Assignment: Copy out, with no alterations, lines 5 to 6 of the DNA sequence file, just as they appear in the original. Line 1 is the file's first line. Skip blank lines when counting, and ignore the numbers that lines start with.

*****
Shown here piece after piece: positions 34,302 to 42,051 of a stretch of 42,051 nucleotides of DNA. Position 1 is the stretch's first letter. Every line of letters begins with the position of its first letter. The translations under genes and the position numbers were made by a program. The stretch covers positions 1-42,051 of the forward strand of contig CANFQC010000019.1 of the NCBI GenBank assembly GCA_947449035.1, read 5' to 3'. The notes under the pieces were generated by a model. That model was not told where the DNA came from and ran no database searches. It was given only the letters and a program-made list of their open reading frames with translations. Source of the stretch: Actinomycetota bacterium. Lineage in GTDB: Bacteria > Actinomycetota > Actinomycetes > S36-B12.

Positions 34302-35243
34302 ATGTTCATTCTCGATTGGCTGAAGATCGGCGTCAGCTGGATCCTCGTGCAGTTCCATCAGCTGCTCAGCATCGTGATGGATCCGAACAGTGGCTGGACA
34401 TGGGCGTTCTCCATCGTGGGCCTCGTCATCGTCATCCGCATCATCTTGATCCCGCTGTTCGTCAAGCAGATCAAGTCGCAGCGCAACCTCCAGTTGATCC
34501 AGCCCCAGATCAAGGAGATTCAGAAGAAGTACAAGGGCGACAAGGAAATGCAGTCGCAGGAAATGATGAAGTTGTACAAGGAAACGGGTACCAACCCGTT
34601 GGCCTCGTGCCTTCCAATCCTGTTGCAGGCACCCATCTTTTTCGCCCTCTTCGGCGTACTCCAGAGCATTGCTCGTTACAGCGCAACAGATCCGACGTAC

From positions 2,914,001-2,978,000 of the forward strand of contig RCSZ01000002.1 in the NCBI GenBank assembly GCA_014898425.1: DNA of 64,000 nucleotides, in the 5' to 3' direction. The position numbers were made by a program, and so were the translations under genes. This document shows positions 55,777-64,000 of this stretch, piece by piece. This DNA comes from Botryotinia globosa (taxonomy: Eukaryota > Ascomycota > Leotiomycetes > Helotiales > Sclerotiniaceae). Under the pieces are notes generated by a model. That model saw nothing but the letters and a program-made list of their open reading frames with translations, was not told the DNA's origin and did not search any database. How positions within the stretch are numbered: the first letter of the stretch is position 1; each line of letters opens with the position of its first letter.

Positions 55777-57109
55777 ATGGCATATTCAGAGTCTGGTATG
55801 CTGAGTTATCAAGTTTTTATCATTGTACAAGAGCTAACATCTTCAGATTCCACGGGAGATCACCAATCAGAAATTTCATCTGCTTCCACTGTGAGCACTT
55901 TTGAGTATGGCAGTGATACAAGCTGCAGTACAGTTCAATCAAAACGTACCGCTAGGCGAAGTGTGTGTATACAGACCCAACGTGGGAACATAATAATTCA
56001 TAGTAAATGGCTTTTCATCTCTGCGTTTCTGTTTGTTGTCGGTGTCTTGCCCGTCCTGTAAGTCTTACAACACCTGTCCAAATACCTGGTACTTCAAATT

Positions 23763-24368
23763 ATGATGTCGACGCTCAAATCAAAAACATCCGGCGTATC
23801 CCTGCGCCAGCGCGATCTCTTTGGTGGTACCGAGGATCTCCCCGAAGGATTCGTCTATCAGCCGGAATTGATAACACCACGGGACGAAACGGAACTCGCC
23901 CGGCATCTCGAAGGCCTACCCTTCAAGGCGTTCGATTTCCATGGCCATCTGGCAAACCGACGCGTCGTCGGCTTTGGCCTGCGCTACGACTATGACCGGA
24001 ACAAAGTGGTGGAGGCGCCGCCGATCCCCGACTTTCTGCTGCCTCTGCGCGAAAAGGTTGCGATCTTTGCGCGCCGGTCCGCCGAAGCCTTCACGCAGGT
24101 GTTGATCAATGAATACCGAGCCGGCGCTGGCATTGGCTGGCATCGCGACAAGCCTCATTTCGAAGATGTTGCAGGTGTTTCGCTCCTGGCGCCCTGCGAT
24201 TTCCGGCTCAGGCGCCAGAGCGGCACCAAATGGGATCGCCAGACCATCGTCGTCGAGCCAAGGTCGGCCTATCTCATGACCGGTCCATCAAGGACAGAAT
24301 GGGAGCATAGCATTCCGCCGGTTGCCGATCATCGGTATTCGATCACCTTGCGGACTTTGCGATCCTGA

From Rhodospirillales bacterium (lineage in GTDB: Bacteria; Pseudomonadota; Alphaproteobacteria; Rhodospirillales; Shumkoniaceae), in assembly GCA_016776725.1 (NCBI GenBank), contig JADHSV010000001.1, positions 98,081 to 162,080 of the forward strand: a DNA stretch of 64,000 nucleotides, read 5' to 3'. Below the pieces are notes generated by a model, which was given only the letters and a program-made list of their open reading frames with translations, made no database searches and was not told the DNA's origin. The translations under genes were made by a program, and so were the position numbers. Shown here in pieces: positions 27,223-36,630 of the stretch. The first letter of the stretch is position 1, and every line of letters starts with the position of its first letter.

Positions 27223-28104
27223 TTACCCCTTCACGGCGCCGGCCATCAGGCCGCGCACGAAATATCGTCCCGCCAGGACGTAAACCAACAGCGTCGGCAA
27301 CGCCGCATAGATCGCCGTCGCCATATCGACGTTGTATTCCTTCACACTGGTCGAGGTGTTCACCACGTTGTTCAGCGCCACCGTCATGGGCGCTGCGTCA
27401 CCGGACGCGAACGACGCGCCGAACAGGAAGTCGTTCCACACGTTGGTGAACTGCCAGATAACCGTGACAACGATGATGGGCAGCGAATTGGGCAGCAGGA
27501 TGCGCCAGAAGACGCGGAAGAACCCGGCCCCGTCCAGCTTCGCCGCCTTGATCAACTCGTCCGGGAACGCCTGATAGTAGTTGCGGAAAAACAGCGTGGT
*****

34501 AGCCCCAGATCAAGGAGATTCAGAAGAAGTACAAGGGCGACAAGGAAATGCAGTCGCAGGAAATGATGAAGTTGTACAAGGAAACGGGTACCAACCCGTT
34601 GGCCTCGTGCCTTCCAATCCTGTTGCAGGCACCCATCTTTTTCGCCCTCTTCGGCGTACTCCAGAGCATTGCTCGTTACAGCGCAACAGATCCGACGTAC